Mexican Women and the Other Side of Immigration: Engendering Transnational Ties

Mexican Women and the Other Side of Immigration: Engendering Transnational Ties

Mexican Women and the Other Side of Immigration: Engendering Transnational Ties

Mexican Women and the Other Side of Immigration: Engendering Transnational Ties


Weaving narratives with gendered analysis and historiography of Mexicans in the Midwest,Mexican Women and the Other Side of Immigrationexamines the unique transnational community created between San Ignacio Cerro Gordo, Jalisco, and Detroit, Michigan, in the last three decades of the twentieth century, asserting that both the community of origin and the receiving community are integral to an immigrant's everyday life, though the manifestations of this are rife with contradictions.

Exploring the challenges faced by this population since the inception of the Bracero Program in 1942 in constantly re-creating, adapting, accommodating, shaping, and creating new meanings of their environments, Luz Mar a Gordillo emphasizes the gender-specific aspects of these situations. While other studies of Mexican transnational identity focus on social institutions, Gordillo's work introduces the concept of transnational sexualities, particularly the social construction of working-class sexuality. Her findings indicate that many female San Ignacians shattered stereotypes, transgressing traditionally male roles while their husbands lived abroad. When the women themselves immigrated as well, these transgressions facilitated their adaptation in Detroit. Placed within the larger context of globalization,Mexican Women and the Other Side of Immigrationis a timely excavation of oral histories, archival documents, and the remnants of three decades of memory.


Afternoon sunlight lit the main avenue of San Ignacio Cerro Gordo as Carmen waited for the sign to begin the procession. She was wearing a formal black dress trimmed with delicate white lace along the plunging neckline. Her hair, perfectly done, was held up with an ornate black hairpin. Standing next to Carmen was her fiancé, Roberto, wearing a dark gray suit. Together they held a magnificent painting of the Virgin of Guadalupe, their family’s contribution to the local Catholic church. Immediately behind Carmen and Roberto stood a young woman, also dressed in formal attire, proudly holding aloft a sign proclaiming “DETROIT.” Hundreds of immigrants lined up behind the sign to participate in the celebration they had been awaiting all year.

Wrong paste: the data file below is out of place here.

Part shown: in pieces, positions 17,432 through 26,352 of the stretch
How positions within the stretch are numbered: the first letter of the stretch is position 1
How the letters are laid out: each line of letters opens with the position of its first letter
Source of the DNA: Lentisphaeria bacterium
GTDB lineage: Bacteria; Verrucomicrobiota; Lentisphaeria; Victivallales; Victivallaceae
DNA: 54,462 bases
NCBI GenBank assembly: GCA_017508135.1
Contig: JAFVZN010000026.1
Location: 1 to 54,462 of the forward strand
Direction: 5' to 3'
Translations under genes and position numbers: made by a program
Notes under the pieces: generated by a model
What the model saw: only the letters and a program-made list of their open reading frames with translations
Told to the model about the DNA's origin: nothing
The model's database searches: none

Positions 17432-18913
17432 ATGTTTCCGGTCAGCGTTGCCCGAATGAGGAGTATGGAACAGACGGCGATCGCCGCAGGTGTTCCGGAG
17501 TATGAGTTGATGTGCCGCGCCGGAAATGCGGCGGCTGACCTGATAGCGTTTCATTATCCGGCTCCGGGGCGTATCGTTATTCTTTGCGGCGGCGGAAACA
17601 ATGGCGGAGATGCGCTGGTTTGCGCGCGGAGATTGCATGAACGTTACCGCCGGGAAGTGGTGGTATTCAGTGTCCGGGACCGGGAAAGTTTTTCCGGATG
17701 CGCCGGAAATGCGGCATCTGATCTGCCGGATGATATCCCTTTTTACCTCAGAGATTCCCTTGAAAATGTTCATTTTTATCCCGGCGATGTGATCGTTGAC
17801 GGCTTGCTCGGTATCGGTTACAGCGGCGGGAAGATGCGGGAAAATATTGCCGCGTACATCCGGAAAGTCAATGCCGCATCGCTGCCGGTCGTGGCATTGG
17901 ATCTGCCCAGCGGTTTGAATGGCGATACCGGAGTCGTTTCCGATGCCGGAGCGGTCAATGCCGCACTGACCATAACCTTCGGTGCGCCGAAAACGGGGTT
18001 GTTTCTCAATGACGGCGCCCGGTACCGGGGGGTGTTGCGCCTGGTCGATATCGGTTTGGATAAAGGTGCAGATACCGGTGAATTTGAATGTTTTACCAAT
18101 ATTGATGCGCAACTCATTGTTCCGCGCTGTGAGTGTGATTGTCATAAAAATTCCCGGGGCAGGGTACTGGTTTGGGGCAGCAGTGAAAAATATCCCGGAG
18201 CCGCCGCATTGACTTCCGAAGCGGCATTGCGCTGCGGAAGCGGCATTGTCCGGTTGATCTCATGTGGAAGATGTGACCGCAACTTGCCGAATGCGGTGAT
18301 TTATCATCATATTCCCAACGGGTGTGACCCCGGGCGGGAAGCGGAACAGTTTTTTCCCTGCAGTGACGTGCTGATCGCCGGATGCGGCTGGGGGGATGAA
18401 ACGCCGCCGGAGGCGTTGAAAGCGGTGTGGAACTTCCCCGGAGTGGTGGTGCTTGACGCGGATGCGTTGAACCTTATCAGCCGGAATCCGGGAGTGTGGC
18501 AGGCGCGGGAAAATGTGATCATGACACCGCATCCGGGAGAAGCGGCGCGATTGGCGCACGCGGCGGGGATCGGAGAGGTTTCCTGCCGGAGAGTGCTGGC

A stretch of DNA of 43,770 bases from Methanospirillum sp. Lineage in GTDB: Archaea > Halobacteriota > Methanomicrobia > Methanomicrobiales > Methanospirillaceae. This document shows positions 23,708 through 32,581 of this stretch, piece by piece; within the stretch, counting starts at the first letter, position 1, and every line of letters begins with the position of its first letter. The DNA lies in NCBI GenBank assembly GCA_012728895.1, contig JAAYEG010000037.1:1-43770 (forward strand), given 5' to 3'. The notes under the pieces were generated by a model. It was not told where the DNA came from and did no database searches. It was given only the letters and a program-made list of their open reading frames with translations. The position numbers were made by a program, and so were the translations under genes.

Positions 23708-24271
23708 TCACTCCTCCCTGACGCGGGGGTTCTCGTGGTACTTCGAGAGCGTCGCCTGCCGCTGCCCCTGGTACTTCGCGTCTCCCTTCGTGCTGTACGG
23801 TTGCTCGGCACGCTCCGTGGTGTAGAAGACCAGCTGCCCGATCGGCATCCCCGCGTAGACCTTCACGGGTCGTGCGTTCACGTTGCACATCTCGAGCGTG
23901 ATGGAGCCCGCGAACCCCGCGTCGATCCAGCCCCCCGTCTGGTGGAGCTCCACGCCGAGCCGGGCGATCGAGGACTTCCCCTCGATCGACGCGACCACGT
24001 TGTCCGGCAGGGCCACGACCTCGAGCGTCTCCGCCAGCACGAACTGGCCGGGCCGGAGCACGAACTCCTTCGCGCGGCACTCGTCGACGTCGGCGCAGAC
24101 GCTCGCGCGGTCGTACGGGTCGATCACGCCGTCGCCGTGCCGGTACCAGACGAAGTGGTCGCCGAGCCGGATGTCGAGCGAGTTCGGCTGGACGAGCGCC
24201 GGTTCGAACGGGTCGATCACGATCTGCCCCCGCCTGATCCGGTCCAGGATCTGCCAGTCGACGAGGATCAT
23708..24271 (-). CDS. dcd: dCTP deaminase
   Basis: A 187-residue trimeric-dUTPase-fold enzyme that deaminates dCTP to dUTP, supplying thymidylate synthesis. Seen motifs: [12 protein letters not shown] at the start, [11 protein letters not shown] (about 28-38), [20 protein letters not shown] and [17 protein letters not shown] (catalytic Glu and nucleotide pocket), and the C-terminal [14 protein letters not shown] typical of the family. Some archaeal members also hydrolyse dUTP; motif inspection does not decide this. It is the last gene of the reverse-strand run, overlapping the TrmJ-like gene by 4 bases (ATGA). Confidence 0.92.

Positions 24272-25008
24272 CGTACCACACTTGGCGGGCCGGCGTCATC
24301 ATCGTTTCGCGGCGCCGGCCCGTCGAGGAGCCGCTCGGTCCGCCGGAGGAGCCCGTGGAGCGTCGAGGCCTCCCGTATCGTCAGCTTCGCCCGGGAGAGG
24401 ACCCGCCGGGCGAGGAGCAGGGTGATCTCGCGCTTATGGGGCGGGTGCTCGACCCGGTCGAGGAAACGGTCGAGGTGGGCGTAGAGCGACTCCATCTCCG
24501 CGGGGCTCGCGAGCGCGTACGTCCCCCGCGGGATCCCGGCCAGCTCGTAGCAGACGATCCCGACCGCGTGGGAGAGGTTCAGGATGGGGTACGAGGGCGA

The purpose of the procession was twofold: to honor the Virgin of Guadalupe, patron saint of Mexico and of San Ignacio, and to celebrate the return of the town’s immigrants, making their yearly visits from the United States. the town of San Ignacio celebrates its fiestas patronales (patron saint festivities) each year during the last week of January. Traditionally a religious ceremony, the festivities now also serve as an elaborate welcome for los hijos ausentes—the town’s “absent sons and daughters,” most of whom are members of the large working-class San Ignacian colony in Detroit.

The regional bishop joined forces with several local priests to orchestrate the week-long celebrations. There were several processions each day, celebrating the Virgin of Guadalupe and the many patron saints of nearby towns. They included special parades for young people, children, business owners, beauty queens, married couples, and even single women and single men. Father Ignacio Ramos Puga, the local priest and main organizer of the festivities, had carefully selected most of the participants who took on significant roles in the parades. Being chosen to be a character in one of the biblical scenarios represented on the intricately decorated custom-built trucks was an honor.

The celebration also served as a reminder of the economic and social . . .

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